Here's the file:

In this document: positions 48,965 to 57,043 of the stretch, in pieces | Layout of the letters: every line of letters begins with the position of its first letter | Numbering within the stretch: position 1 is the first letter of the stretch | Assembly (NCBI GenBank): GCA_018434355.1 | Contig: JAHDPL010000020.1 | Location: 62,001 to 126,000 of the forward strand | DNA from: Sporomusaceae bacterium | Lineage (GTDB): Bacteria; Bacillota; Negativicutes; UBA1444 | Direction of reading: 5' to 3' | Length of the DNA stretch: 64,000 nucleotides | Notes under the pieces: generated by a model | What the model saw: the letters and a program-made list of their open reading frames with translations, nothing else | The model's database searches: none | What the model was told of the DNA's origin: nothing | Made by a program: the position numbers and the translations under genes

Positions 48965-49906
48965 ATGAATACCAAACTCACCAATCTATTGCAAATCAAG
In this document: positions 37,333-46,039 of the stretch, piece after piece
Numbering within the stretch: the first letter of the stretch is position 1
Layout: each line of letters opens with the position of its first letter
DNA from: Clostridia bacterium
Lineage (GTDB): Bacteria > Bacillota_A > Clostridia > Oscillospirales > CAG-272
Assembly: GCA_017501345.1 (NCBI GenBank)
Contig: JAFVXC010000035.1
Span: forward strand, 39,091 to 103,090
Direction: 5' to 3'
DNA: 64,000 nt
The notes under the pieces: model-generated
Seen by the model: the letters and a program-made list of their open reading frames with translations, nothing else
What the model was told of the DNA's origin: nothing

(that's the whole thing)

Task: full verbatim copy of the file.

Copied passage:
In this document: positions 48,965 to 57,043 of the stretch, in pieces | Layout of the letters: every line of letters begins with the position of its first letter | Numbering within the stretch: position 1 is the first letter of the stretch | Assembly (NCBI GenBank): GCA_018434355.1 | Contig: JAHDPL010000020.1 | Location: 62,001 to 126,000 of the forward strand | DNA from: Sporomusaceae bacterium | Lineage (GTDB): Bacteria; Bacillota; Negativicutes; UBA1444 | Direction of reading: 5' to 3' | Length of the DNA stretch: 64,000 nucleotides | Notes under the pieces: generated by a model | What the model saw: the letters and a program-made list of their open reading frames with translations, nothing else | The model's database searches: none | What the model was told of the DNA's origin: nothing | Made by a program: the position numbers and the translations under genes

Positions 48965-49906
48965 ATGAATACCAAACTCACCAATCTATTGCAAATCAAG
In this document: positions 37,333-46,039 of the stretch, piece after piece
Numbering within the stretch: the first letter of the stretch is position 1
Layout: each line of letters opens with the position of its first letter
DNA from: Clostridia bacterium
Lineage (GTDB): Bacteria > Bacillota_A > Clostridia > Oscillospirales > CAG-272
Assembly: GCA_017501345.1 (NCBI GenBank)
Contig: JAFVXC010000035.1
Span: forward strand, 39,091 to 103,090
Direction: 5' to 3'
DNA: 64,000 nt
The notes under the pieces: model-generated
Seen by the model: the letters and a program-made list of their open reading frames with translations, nothing else
What the model was told of the DNA's origin: nothing